The world is constantly changing and evolving. It isn’t possible to stop this from happening, but it is possible to stand up for what is morally right and for what isn’t. And now, we are faced with what many people feel is the “inevitable evolution” of marriage: legalizing homosexual marriages. Not allowing homosexual marriages to be recognized by the government and to be legal would prevent changing a fundamental institution, would prohibit breaching the Charter of Rights and Freedoms, and would prevent unthinkable consequences.
Marriage has been around for as long as anyone can remember. And after all this time, it has changed very little in the eyes of the law. Every major religion and culture has embraced marriage as a unique relationship between a man and a woman. One of the only times marriage was altered, was when no-fault divorce was legalised. No-fault divorce was introduced, and it has proven to be a complete disaster for children and often for the adults involved. Statistics now show that 53% of marriages end in divorce. And now, we find ourselves gambling yet again with an institution that is foundational to the well-being of our children and a healthy society.
The same argument once made in support of no-fault divorce, “This will not affect good marriages and healthy families,” is now being made in support of gay marriage. Yet we have no credible evidence to prove that altering our marriage laws again will be any less problematic for children and society than was no-fault divorce. The painful lessons we have learned as a result of no-fault divorce should stop this process cold in its tracks.
To fundamentally change an institution whose worth has been proved over thousands of years and in hundreds of cultures risks unintended and unexpected consequences. “It is with infinite caution that any man ought to venture upon pulling down an edifice which has answered in any tolerable degree for ages the common purposes of society.”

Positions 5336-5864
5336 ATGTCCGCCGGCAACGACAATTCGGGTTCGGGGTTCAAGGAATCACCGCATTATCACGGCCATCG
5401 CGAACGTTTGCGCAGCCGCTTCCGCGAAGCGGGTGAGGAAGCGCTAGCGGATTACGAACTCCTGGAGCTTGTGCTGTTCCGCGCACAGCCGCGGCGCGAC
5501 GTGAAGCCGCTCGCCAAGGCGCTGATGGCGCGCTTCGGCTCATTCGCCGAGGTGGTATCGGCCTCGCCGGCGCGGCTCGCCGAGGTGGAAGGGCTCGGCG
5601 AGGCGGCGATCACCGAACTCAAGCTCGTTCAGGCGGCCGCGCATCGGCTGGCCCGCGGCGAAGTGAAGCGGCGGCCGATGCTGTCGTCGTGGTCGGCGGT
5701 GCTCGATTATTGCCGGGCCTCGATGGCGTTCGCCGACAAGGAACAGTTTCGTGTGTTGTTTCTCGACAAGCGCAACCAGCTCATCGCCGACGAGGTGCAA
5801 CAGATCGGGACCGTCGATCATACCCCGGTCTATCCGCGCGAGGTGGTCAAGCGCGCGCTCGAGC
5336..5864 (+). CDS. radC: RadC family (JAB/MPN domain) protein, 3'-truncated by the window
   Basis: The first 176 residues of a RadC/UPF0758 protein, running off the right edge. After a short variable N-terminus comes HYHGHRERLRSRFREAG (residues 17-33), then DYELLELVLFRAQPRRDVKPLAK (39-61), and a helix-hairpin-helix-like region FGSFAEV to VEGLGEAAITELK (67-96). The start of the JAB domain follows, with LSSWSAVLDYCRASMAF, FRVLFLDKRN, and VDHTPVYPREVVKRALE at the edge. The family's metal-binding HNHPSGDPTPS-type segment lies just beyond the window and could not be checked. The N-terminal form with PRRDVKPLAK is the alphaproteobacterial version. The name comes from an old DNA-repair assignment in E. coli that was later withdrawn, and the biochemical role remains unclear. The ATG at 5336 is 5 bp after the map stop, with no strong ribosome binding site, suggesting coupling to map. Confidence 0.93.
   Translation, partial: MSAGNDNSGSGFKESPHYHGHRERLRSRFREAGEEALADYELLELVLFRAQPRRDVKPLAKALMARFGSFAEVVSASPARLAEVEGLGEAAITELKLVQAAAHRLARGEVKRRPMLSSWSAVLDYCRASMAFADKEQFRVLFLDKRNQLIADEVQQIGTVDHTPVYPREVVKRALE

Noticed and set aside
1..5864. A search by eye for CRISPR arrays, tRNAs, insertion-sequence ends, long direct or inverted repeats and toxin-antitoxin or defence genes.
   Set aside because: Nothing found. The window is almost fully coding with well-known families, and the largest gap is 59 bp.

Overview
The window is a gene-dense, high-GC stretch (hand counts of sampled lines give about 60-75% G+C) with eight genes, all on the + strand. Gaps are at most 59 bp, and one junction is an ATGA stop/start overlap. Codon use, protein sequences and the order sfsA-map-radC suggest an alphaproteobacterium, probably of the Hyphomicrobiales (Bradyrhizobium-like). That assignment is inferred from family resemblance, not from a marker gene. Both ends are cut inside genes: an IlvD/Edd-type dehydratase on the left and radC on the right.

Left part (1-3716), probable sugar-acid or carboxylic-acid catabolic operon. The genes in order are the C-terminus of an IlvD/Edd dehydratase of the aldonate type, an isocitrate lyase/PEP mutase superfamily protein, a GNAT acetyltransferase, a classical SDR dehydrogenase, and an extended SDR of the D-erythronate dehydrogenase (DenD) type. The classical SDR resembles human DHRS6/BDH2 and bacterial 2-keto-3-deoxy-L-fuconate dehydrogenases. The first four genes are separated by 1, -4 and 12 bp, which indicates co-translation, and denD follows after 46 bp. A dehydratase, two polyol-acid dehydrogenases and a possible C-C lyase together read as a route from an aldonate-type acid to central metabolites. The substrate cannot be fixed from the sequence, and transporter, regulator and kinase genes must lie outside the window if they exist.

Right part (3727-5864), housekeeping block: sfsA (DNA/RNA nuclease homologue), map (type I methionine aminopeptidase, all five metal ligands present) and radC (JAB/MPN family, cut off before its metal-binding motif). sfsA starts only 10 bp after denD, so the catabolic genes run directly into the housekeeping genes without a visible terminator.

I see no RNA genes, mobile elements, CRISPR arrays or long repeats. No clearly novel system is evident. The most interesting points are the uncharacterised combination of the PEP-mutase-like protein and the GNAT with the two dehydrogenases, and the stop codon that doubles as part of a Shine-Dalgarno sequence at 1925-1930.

Secondly, it has been argued that prohibiting homosexuals to marry would breach the Charter of Rights and Freedoms. The Charter was modified in 1981 with the following heading “Whereas Canada is founded upon the principles that recognize the supremacy of God and the rule of law.” With such an acknowledgement, how could the acceptance of same-sex marriages even be considered? Time and again, the Bible clearly states and demonstrates God’s position on homosexuality:
Sodom and Gomorrah were destroyed because of homosexuality (Gen 18:20-21; 19:5-7, 13);
Homosexuals will not inherit the kingdom of God (1 Cor 6:9-10);
Those who practice homosexuality are called “perverted men” (Jdg 19:22);
The penalty under the Old Testament for homosexuality was death (Lev 20:13);
It is abominable, whether committed by men or women (Ro 1:26-27)
Three Ontario judges stated that “…prohibiting gay couples from marrying violates the Charter…” The Charter, acknowledging the supremacy (ie. dominion, preeminence) of God strikes down any notion that same-sex marriages can be accepted in Canada.
Thirdly, the Marriage Act of Ontario, when speaking of a marriage mentions a “…man and wife…”. How does a same-sex couple fit this definition? The same document outlines a list of people whom a man cannot marry (“…grandmother, mother, daughter, sister, granddaughter…”). Likewise, a list of people whom a woman cannot marry is provided (“…grandfather, father, son, brother, grandson…”). If the Marriage Act permitted homosexual marriages, why is a man not restricted from marrying his “…grandfather, father, son, brother, grandson…”? And likewise, why is a woman not restricted from marrying her “…grandmother, mother, daughter, sister, granddaughter…”? It is for the simple reason that same-sex marriages do not fall within the framework of the Canadian Charter of Rights and Freedoms, the Marriage Act of Ontario, or most importantly, God’s holy word.
To change the definition of marriage would be to change the nature of marriage; to recommend that, the full impact of the change must be understood. And that impact must be considered not just at the individual level, but most importantly at the societal level, and not just for the present, but also the future.
Definition (and language in general) create human reality. We don’t just change words, we change the nature of an entity when we redefine it. Definitions are frames that we place on events, concepts or circumstances, in order to give them meaning — we frame reality with language in order to find meaning in that reality. Those in the gay community who want same-sex marriage are right to seek meaning in their relationships and to want to have that meaning publicly recognized. They are wrong, however, to try to do it by co-opting the institution of marriage. The institution of marriage cannot function in that way without being deformed and destroyed.